Boer Wars

Boer soldiers at Ladysmith

Boer Soldiers at Ladysmith

There were two Boer Wars  1880 – 1881 and 1899 – 1902, fought between the British Empire and the the two independent Boer Republics, the Orange Free State and the Transvaal of South Africa.  It was the first military clash of the C20th and the Boers fought with guerilla tactics. The British response was swift. Lord Kitchener, the new British Commander ordered a ‘clean up’ and livestock, crops, homesteads and villages were killed and burnt. Women and children were herded into camps. The beginnings of the horrors of C20th warfare had been set in history.

Conflict between the British and the Boers:

    • During the Napoleonic Wars, a British Expeditionary force landed in the Cape Colony and defeated the Dutch forces there, at the Battle of Blaauwberg.
    • After the war Britain acquired the colony and encouraged settlement by British people which put them at odds with the Dutch settlers.
    • The Boers became fed up with British administration and migrated away from the British on ‘The Great Trek’ and eventually established themselves at settlements, the Orange State and the Transvaal.
    • Britain recognized these in 1852 and 1853 but annexed them in 1877, which led to the first Boer War.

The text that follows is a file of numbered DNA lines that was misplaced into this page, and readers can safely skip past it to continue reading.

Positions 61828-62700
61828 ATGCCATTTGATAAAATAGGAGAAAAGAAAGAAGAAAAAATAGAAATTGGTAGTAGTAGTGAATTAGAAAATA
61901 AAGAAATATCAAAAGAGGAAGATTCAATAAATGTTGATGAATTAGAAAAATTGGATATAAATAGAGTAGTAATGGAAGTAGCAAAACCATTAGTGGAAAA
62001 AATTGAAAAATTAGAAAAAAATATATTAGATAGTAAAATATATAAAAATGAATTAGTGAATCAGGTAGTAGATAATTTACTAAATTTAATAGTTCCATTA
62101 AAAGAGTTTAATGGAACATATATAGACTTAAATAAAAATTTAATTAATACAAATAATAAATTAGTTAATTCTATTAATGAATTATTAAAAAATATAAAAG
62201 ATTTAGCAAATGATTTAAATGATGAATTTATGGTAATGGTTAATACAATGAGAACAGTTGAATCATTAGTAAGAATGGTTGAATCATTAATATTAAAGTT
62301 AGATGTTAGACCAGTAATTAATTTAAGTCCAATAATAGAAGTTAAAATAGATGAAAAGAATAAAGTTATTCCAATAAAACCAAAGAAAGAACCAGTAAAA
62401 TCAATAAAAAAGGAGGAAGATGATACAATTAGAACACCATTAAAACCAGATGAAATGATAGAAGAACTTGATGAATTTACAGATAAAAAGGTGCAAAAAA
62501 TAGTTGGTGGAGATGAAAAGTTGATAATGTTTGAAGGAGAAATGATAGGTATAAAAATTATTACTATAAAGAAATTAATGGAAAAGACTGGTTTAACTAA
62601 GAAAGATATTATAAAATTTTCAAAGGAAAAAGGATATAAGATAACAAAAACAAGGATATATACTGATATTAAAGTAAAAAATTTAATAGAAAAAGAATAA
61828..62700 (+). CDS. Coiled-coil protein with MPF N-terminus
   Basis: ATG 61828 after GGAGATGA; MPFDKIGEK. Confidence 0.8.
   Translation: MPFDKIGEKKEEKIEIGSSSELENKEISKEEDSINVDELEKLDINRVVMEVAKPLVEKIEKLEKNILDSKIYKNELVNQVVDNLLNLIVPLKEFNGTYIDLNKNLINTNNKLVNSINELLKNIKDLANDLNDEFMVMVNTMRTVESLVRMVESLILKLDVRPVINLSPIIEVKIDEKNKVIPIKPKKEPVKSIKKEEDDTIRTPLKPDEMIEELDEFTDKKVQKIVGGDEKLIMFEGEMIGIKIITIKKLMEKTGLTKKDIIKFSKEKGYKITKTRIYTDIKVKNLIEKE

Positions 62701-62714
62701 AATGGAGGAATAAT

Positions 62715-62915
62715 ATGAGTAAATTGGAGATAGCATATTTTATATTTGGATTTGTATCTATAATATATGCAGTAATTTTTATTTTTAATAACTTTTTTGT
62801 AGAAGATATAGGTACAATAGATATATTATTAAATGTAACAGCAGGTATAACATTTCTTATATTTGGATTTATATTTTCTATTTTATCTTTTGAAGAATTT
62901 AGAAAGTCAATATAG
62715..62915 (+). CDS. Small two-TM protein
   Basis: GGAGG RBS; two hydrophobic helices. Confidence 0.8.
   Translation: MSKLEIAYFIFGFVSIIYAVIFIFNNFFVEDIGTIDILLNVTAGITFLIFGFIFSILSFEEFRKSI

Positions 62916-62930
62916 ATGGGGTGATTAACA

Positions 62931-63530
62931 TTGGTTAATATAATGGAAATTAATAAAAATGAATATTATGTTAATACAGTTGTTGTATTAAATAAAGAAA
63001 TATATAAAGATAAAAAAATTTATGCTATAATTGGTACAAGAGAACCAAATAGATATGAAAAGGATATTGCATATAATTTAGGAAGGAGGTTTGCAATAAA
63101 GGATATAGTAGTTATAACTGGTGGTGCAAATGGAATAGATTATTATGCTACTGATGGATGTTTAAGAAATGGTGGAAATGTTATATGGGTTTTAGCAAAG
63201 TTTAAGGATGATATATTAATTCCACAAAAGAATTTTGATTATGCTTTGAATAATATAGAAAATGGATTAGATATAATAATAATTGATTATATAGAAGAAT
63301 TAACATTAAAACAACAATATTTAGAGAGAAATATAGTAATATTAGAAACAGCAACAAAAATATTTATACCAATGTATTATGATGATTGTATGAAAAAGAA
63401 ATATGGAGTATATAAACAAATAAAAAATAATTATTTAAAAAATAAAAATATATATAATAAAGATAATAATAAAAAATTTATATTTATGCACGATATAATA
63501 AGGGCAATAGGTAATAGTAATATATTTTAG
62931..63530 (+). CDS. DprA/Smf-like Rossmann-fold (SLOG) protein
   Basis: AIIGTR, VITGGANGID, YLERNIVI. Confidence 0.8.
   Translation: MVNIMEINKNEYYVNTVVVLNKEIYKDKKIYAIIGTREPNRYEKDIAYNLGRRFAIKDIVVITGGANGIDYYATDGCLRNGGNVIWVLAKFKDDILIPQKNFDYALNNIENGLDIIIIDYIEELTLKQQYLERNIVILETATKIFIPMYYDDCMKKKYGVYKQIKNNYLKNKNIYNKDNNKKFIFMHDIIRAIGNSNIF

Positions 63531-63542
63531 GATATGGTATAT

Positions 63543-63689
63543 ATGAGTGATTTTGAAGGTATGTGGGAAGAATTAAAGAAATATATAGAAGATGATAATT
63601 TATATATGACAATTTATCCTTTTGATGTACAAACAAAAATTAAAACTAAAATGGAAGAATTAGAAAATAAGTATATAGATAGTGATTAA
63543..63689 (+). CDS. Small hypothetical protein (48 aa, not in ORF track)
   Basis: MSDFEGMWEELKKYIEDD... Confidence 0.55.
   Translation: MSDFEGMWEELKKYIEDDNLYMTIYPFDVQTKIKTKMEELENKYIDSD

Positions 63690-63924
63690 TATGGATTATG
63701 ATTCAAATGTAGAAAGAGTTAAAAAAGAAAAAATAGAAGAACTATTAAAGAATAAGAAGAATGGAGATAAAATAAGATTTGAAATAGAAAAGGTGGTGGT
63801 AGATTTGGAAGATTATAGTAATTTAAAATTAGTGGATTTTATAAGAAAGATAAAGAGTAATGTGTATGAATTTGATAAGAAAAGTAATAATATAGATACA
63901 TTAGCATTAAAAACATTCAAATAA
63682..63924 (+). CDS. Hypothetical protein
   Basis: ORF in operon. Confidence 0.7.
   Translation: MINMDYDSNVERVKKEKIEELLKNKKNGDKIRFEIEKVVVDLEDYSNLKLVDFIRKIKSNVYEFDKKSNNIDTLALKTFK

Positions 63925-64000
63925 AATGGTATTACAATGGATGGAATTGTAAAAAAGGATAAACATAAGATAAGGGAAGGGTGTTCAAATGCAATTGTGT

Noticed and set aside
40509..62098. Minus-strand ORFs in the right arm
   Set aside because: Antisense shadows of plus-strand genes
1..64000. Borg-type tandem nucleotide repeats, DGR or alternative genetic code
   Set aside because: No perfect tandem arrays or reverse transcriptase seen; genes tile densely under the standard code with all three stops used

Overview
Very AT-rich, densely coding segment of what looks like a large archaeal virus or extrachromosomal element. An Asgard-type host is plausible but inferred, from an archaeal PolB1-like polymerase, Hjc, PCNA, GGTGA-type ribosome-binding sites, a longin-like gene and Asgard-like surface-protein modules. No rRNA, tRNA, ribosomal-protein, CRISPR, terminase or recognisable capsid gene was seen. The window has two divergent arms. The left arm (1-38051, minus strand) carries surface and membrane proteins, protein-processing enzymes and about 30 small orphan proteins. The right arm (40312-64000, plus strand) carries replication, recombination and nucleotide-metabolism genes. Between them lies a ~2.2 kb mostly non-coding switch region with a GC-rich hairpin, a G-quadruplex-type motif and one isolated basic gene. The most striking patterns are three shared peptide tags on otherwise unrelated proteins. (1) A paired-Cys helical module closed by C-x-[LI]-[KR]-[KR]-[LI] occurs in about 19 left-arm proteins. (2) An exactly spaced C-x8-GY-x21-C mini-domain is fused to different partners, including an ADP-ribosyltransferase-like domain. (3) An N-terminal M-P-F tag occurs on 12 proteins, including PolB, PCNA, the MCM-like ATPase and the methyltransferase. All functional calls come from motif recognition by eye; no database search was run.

• In 1887 diamonds were discovered at Kimberly and there was a mass migration from all over the world to the borders of the Orange State.
    • In 1886, gold was found in the South African Republic an dit made the Transvaal rich and powerful but they could not exploit the gold themselves and allowed foreigners, mainly British to immigrate and as numbers grew so did conflict.
    • British Government insisted that the migrants be afforded full voting rights in the Boer States, they wanted to bring the states under British control and of course they wanted control of the gold mines.
    • No settlement was reached and the result was the second Boer War.
Intriguing Connections:
    1. Many British and Colonial Regiments were involved in the Boer Wars, look at artefacts you may have such as cap badges to see if they carry the dates 1900 – 1901.
    2. In your family tree or family history you will probably have someone who fought in the Boer War searches can be difficult but there are some sites that can help you
    3. Of the 22,000 British and Colonial troops that died only 6000 of them died in conflict the rest succumbed to illness and it was this fact that stirred the British Government to take a look at the more general state of the health of the army and of the population as a whole.
      • For more useful curated resources and sources take a look at Intriguing Family History to help bring context to your family history
      • Use the links to provide more depth to your research, the following YouTube has some amazing Boer War footage

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